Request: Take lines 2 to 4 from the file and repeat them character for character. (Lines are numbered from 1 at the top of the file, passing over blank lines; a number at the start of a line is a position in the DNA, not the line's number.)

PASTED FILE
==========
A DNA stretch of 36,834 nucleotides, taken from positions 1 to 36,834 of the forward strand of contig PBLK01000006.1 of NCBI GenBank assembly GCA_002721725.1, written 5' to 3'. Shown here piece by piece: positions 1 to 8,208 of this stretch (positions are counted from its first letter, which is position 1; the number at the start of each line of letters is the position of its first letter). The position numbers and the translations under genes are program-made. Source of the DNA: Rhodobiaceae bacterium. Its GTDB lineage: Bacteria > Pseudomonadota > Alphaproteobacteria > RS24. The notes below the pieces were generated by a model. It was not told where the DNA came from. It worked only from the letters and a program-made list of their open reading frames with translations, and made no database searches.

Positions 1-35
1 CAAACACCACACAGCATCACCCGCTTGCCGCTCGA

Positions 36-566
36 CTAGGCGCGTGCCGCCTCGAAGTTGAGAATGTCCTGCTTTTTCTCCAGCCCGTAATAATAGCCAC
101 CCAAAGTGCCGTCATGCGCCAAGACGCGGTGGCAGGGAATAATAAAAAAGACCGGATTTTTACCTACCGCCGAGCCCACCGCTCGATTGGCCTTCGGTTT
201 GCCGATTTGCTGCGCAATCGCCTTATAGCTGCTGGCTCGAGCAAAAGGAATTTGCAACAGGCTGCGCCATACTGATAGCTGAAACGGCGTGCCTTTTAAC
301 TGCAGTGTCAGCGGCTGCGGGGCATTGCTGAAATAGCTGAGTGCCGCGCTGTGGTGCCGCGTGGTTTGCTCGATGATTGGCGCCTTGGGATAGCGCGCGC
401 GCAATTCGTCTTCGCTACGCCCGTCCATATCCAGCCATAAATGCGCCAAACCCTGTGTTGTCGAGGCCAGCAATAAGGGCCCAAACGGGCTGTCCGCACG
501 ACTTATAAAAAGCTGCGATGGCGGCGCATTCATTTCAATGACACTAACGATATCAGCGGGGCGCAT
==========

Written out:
Positions 1-35
1 CAAACACCACACAGCATCACCCGCTTGCCGCTCGA

Positions 36-566